Here’s a question: can you really do a workout that lasts less than four minutes? Yes. Here’s a better question: once you’ve done it, will you ever want to do one again?
Here’s a little story.
I once went to watch world champion 400 metre hurdler Dai Greene practise. The word ‘elite’ gets thrown around a lot by people wanting to sound like they train serious athletes – or wanting to convince themselves that a performance that barely scrapes the top tenth percentile of their sport qualifies for the term – but Dai is elite. He’s an actual world champion. He went to the Olympics – didn’t win, but anyone can have a bad day.
Anyway, here’s what Dai’s workout was, that day.
Stretch, massage: about 45 minutes
Light jogs, easy-pace warmup: about 30 minutes
300m all-out sprint.
Rest 10 minutes.
Repeat two more times.
Easy, right? Well, no, but just for the sake of it, let’s say yes. That’s three sprints that weren’t even the full length of the track (and didn’t include hurdles), with a tonne of rest between them. Less than a kilometre of actual serious work, total. If you wrote that on the whiteboard at your gym/box/track, a few people would probably laugh at you.
This, no kidding, is one of the hardest workouts I’ve ever seen anyone do.
Dai destroyed himself. He did every one of those intervals just as fast as he possibly fucking could, and spent the next ten minutes trying to recover. He drew on all his years of training to push his body just about as hard as he could possibly push it, probably right to the edge of what’s actually genetically possible for him, motivated by who-knows-what combination of looking for Olympic glory, financial stability, or maybe just being the best he could possibly be.
So here’s another question – maybe the best question, when it comes to short workouts: can you do that?
Tabata workouts are popular these days. They’re short – 20 seconds of work and 10 seconds of rest, repeated 8 times, for a total of four minutes – and they work, sort of. Or at least, they worked for the high-level cyclists who did them under the supervision of Dr Izumi Tabata and saw improvements in their V02 max (and yes, probably got some sort of fat-burning effect out of them). But those cyclists also worked so hard that they had to, in some cases, be forced to get back on the bikes.
Doing ‘Tabata-style’ pressups is not really ‘doing Tabata’. Neither is doing bodyweight squats, burpees or kettlebell swings – in every case, there’s a point where you simply can’t do enough work in the time to really ruin yourself on the level intended by the original experiment. What can you do Tabata-style? From personal experience, I’d say: cycle sprints, rower sprints, and front squats. Those three will ruin you, if you do them properly. But can you even do them properly?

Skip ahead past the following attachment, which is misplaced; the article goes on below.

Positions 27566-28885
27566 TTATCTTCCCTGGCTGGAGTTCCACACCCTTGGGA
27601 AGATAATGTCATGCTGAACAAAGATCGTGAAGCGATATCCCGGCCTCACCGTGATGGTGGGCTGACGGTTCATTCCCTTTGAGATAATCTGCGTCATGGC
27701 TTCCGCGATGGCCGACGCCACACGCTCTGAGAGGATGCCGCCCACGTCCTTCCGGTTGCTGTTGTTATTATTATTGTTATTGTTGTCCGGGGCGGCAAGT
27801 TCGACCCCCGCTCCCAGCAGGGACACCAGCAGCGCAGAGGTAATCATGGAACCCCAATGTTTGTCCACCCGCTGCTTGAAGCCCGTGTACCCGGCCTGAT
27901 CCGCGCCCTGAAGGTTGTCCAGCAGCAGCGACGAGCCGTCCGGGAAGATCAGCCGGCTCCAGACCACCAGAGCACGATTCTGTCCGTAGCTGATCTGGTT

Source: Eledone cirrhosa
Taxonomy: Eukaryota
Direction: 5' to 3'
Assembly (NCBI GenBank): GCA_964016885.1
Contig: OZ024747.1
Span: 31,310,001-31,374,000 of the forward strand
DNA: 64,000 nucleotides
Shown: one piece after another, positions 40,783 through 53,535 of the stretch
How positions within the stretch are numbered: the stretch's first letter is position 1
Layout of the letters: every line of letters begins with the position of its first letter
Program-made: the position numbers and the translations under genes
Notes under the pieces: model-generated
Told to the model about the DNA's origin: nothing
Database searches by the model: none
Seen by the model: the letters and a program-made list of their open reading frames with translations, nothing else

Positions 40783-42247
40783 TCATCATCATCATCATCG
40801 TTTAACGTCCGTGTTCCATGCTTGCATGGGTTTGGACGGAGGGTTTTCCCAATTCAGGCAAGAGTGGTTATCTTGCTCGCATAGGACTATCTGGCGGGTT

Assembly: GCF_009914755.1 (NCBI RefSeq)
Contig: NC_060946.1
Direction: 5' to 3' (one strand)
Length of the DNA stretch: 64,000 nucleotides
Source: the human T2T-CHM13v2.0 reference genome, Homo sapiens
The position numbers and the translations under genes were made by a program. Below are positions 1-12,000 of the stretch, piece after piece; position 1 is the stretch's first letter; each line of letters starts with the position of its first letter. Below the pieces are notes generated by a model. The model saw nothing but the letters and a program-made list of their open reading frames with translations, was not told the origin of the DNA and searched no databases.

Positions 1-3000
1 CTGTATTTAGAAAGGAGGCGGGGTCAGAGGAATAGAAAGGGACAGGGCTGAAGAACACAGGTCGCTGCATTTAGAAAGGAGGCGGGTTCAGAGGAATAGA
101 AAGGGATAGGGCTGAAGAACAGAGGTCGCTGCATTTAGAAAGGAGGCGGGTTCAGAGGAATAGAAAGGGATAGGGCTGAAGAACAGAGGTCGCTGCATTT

I’m not sure I can, if it helps. I’ve been training seriously for about seven years now, and I push myself pretty hard pretty regularly. But even now, I don’t think I’ve always got it in me to push as hard as I can really push – as hard as I’d push if I was running away from a maniac with a chainsaw, or racing in front of 70,000 people and my own children, or with my future financial stability on the line, or even if I just had a gym full of people I respect yelling at me. I’ve trained myself to push harder than most people who go to a Tabata class, and I’m probably still not pushing hard enough. And when I do, it’s fucking awful.
So here’s my answer when people ask if a four-minute workout can really do everything it’s promising: yeah, but everything costs something. Without years of training, you aren’t near enough your genetic limit to really push it, and you haven’t developed the mental capacity to get near the redline. You might think you’re going as hard as you can: but you aren’t. If you want to burn a few calories, get a tiny bit stronger, work off a third of a caramel latte, fine: do your four-minute workout. If you want the gains you’ve been promised by the leaflets, you’re going to have to work so hard you never want to do it again.
HOMEWORK: Surprise! I’m not going to make you do a rowing Tabata. Instead, do the following: go to the gym/track/whatever, get in a good warmup, and then do a 500m row, 400m run or 3km bike as fast as you possibly can. That’s today’s workout. Feel ready for more afterwards? You didn’t do it fast enough. Feel like it’s something you’d consider doing again? You didn’t do it fast enough. Feel even vaguely human in the two hours afterwards? You didn’t do it fucking fast enough. LIVE HARD!